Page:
Stephen King was a gateway to horror for me. I grew up loving monster movies and doing school reports on Edgar Allen Poe and the Salem witch trials. Then, at ten years old, my uncle took me to see The Shining. I pestered my mom until she let me read her movie tie-in paperback, and I was captivated.
I’d never read anything like Stephen King before. I fell completely into the worlds he built. The scenery surrounded me; his characters felt like people I knew. In the whirl of supernatural beings and evil forces, Stephen King’s stories felt more real than anything else I’d read.
So when I heard that Stephen King and his son, Owen King, were coming to Florida to discuss their new novel, Sleeping Beauties, I made a plan. I set alarms. I sat poised over the “send” key, waiting for the moment the ticket window opened.
Sleeping Beauties attendees stretched nearly around the entire Selby Library well before the doors opened. Constant Readers (Stephen King’s affectionate name for his fans) chatted about The Dark Tower and IT movies, and a slew of their favorite novels. Some wrote in notebooks. Many of them read, and Gwendy’s Button Box was common. But mostly, they looked awestruck as we took seats inside. With only 400 tickets, the event felt intimate, and the Kings sat just a short distance away.Stephen and Owen King immediately engaged the crowd when they stepped onstage. The atrium of Selby Library is bright and open, and hung with sharp mobiles that Stephen King speculated could do some nasty work, were they to fall. Of course, he said, they probably wouldn’t fall. But just imagine if they did, how we wouldn’t have time to get away. Then he giggled.
The Kings each read passages that alternated between horror and dark hilarity. They laughed through interviewing each other about the book, and as Owen tested his father with The Stephen King Quiz Book.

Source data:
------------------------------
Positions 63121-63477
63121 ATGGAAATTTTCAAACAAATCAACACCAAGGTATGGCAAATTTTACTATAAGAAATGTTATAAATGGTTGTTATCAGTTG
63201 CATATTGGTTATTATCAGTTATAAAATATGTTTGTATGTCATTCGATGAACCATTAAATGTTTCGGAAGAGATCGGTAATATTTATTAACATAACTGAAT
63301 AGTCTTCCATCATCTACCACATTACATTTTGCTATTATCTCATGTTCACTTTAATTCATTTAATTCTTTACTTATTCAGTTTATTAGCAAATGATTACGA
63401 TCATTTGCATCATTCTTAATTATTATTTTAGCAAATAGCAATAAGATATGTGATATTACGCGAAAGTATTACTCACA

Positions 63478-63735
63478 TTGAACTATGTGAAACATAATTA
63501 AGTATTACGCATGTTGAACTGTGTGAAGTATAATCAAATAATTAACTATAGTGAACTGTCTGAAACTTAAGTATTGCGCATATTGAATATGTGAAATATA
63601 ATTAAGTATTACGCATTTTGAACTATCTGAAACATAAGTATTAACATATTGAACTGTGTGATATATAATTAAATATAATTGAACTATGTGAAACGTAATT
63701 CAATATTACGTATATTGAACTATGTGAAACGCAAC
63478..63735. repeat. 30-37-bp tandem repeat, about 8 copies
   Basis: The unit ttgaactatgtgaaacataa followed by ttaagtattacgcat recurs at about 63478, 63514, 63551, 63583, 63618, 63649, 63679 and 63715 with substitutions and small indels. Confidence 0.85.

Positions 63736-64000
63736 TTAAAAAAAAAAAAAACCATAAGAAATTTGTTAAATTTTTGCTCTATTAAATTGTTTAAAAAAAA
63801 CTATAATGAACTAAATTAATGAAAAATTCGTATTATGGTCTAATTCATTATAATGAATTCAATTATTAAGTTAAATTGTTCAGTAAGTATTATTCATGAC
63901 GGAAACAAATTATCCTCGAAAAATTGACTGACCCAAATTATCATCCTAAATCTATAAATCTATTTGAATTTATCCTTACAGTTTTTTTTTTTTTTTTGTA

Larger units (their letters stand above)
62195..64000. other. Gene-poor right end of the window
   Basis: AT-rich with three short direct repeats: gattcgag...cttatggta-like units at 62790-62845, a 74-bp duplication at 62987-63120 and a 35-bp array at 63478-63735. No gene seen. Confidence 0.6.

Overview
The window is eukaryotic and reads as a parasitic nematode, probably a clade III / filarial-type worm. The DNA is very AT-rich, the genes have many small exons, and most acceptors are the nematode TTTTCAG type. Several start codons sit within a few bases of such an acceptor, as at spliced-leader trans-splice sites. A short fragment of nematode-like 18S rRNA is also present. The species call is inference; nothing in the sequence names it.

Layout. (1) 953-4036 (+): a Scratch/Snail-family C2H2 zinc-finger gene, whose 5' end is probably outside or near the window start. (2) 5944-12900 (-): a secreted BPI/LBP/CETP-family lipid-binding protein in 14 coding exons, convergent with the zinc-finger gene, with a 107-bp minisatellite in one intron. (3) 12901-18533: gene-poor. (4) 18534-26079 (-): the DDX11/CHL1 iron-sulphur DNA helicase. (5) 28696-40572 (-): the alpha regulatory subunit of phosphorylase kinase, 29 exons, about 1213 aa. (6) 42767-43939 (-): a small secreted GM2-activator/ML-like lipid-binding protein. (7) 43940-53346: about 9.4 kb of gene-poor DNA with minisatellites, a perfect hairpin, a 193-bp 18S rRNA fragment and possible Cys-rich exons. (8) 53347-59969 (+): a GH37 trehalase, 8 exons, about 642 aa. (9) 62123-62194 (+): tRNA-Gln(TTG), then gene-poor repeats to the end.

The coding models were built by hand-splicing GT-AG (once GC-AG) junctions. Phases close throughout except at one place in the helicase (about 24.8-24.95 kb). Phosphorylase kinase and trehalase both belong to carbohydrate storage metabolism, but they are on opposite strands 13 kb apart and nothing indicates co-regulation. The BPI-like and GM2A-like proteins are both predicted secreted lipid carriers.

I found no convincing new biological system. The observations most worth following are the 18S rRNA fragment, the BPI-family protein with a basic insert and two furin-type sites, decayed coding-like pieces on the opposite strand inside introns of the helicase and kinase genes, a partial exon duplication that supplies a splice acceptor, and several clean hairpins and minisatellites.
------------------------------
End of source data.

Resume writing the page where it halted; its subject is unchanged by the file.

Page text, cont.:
Their devotion to writing, to story telling, was clear. They talked intently about their collaborative writing process. Owen’s idea of a world where women went to sleep and never woke up started as a TV show, then expanded into a novel. They traded 25-30 pages at a time in the beginning, then 45-50 pages as the story flowed. They left holes for each other to fill and rewrote each other’s sections. They pushed themselves to write outside their comfort zones, and finally found what they called their Third Voice. Their hope was for their parts to be indistinguishable in Sleeping Beauties.
I was excited to see Stephen and Owen King speak, but I didn’t expect to be so moved by their deep connection. It was the last night of their book tour. They said they’d spoken to 20,000 people while on tour, and it felt good to get home, referencing Stephen and Tabitha King’s house on nearby Casey Key. Owen teased his father about turning 70, but he spoke poignantly about being 40 and usually only seeing his parents a couple of times each year. Their collaboration gave Owen a year of working closely with his father, and he said that was his favorite part.
They took questions at the end, and Stephen King spoke to the writers in the audience. He said they knew there were writers out there who saw them onstage and doubted themselves, and they wanted them to know something.
“We are all amateurs when we write,” he said. “No one knows exactly what to do.” The only thing was to keep writing, no matter what.
The Midnight Society are curled up in their graves and hidey holes, eagerly reading Sleeping Beauties for #MidnightBookClub. Stay tuned to #FrighteningFall; they’ll be scratching their way to the surface soon.